Support for Uganda
The civil war in South Sudan has forced a large part of the population to flee. About 1.9 million people have fled to neighbouring countries, with over one million seeking protection and help in Uganda. With a total of 1.3 million refugees , Uganda, which itself has around 40 million inhabitants, is the country taking the most refugees in Africa and worldwide the country hosting the fourth-largest number of refugees.
Exemplary refugee policy
Enlarge image Improvised refugee camp on the Ugandan border (© dpa) Uganda’s policy on refugees prioritizes development and is considered exemplary worldwide for how the refugees are integrated. In Uganda, refugees enjoy freedom of movement and are given land, seeds and tools in order to be able to provide for themselves as quickly as possible.
However, as the refugee figures are rising dramatically, the Ugandan refugee policy is coming up against its limits. Capacities for hosting so many people and land availability are largely exhausted. And the drought in large part of East Africa is causing even more people to flee to Uganda.
Fifty million Euro assistance
The German government therefore pledged the sum of roughly 50 million Euro to Uganda during the Uganda Solidarity Summit on Refugees co-hosted by the country and the UN in Kampala in June 2017 – to help support refugees from the civil war in South Sudan. A total of 14 million Euro will be dedicated to humanitarian assistance, while the rest will be committed to development cooperation projects.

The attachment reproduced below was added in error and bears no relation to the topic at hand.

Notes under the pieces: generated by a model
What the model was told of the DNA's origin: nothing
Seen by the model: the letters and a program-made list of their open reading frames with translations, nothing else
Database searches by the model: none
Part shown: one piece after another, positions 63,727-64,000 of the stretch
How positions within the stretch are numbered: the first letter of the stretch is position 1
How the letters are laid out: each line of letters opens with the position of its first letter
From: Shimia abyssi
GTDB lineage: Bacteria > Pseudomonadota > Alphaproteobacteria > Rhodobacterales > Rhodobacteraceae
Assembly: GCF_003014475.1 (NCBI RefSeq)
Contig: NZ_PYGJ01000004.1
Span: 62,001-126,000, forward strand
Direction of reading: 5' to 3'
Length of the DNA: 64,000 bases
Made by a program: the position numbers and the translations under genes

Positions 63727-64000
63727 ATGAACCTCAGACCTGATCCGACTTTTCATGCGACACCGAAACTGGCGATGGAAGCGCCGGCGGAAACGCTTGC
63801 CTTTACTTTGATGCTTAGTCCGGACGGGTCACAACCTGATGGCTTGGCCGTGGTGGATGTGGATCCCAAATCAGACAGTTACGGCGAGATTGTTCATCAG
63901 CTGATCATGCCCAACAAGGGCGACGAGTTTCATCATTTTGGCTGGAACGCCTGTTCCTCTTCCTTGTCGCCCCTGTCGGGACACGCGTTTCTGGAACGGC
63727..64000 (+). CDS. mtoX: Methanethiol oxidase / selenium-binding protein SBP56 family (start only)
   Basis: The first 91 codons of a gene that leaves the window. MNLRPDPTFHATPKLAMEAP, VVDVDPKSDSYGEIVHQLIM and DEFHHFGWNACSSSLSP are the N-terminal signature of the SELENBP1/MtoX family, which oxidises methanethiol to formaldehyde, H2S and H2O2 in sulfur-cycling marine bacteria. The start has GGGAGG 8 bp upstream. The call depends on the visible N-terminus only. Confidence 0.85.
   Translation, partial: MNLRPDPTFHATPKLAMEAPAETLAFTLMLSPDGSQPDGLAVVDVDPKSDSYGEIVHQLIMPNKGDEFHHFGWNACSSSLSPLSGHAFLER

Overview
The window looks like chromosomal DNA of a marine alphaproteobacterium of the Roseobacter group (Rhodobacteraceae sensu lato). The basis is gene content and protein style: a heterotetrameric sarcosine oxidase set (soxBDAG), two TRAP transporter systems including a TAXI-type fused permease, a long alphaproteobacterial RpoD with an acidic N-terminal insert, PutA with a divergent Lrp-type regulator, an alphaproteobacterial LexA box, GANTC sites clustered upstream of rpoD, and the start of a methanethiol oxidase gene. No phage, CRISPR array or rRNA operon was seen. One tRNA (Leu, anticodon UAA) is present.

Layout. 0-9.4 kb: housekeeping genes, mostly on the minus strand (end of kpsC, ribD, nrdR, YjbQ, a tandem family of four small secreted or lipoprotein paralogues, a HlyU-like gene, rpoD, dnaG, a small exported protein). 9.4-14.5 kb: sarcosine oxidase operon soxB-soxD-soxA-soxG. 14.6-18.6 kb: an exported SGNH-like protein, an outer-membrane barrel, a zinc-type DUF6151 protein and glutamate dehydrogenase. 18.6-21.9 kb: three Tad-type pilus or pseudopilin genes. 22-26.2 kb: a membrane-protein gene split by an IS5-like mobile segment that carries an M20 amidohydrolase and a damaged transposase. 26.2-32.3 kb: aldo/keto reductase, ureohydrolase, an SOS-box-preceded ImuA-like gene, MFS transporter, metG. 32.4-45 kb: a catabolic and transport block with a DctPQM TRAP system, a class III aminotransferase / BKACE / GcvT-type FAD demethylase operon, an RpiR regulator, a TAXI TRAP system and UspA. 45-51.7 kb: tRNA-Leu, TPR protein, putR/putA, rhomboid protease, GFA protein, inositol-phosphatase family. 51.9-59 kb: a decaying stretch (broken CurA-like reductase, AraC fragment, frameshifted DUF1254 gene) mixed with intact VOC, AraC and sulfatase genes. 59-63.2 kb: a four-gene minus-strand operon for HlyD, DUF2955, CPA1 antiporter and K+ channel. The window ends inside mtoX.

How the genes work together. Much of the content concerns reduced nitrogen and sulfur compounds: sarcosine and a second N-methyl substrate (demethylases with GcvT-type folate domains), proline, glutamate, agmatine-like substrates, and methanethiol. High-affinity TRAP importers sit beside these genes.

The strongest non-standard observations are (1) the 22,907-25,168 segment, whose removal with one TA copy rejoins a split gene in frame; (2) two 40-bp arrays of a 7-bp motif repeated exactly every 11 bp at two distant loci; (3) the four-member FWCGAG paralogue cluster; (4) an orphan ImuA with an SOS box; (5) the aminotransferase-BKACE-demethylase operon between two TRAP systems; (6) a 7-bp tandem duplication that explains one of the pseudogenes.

German-Ugandan development cooperation dates back as far as 1964. Initially, the Declaration of Independence in 1962 was followed by two decades full of unrest and power struggles, before, in 1986, Yoweri Museveni became president and initiated an era of peace and reconciliation in large parts of the country. Uganda has been a priority partner country of German development cooperation since 2007.
“Better migration management”
A core project being carried out by the Deutsche Gesellschaft für Internationale Zusammenarbeit (GIZ) is the “Better Migration Management” programme in the Horn of Africa. On behalf of the German Ministry for Economic Cooperation and Development (BMZ) and the EU, the GIZ is working with five EU member states and a number of prominent institutions to help make cross-border migration in the region easier and safer.
The project was launched in the context of the special initiative “Tackling the root causes of displacement, reintegrating refugees” which BMZ launched in 2014. The intention is to provide short-term support to refugees and host communities, and it seeks to eliminate the long-term structural causes of displacement, such as poverty, inequality and lack of food security.